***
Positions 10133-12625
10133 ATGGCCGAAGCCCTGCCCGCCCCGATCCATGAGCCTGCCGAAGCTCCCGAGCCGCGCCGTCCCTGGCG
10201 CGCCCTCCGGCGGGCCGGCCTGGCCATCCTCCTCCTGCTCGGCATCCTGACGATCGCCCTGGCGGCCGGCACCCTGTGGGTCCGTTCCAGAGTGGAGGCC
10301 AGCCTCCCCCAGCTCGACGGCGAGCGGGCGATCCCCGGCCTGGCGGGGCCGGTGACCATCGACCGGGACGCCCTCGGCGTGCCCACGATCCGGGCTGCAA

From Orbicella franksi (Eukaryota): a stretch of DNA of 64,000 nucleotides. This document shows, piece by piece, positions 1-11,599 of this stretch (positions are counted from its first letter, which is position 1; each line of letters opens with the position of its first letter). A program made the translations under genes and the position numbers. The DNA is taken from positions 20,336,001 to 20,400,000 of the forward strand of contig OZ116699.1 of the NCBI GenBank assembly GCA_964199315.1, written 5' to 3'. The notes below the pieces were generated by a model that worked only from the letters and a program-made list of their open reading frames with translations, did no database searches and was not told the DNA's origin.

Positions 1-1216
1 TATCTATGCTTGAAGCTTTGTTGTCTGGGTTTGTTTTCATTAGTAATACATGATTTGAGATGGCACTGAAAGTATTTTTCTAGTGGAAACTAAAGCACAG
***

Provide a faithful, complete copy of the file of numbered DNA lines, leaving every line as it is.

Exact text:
Positions 10133-12625
10133 ATGGCCGAAGCCCTGCCCGCCCCGATCCATGAGCCTGCCGAAGCTCCCGAGCCGCGCCGTCCCTGGCG
10201 CGCCCTCCGGCGGGCCGGCCTGGCCATCCTCCTCCTGCTCGGCATCCTGACGATCGCCCTGGCGGCCGGCACCCTGTGGGTCCGTTCCAGAGTGGAGGCC
10301 AGCCTCCCCCAGCTCGACGGCGAGCGGGCGATCCCCGGCCTGGCGGGGCCGGTGACCATCGACCGGGACGCCCTCGGCGTGCCCACGATCCGGGCTGCAA

From Orbicella franksi (Eukaryota): a stretch of DNA of 64,000 nucleotides. This document shows, piece by piece, positions 1-11,599 of this stretch (positions are counted from its first letter, which is position 1; each line of letters opens with the position of its first letter). A program made the translations under genes and the position numbers. The DNA is taken from positions 20,336,001 to 20,400,000 of the forward strand of contig OZ116699.1 of the NCBI GenBank assembly GCA_964199315.1, written 5' to 3'. The notes below the pieces were generated by a model that worked only from the letters and a program-made list of their open reading frames with translations, did no database searches and was not told the DNA's origin.

Positions 1-1216
1 TATCTATGCTTGAAGCTTTGTTGTCTGGGTTTGTTTTCATTAGTAATACATGATTTGAGATGGCACTGAAAGTATTTTTCTAGTGGAAACTAAAGCACAG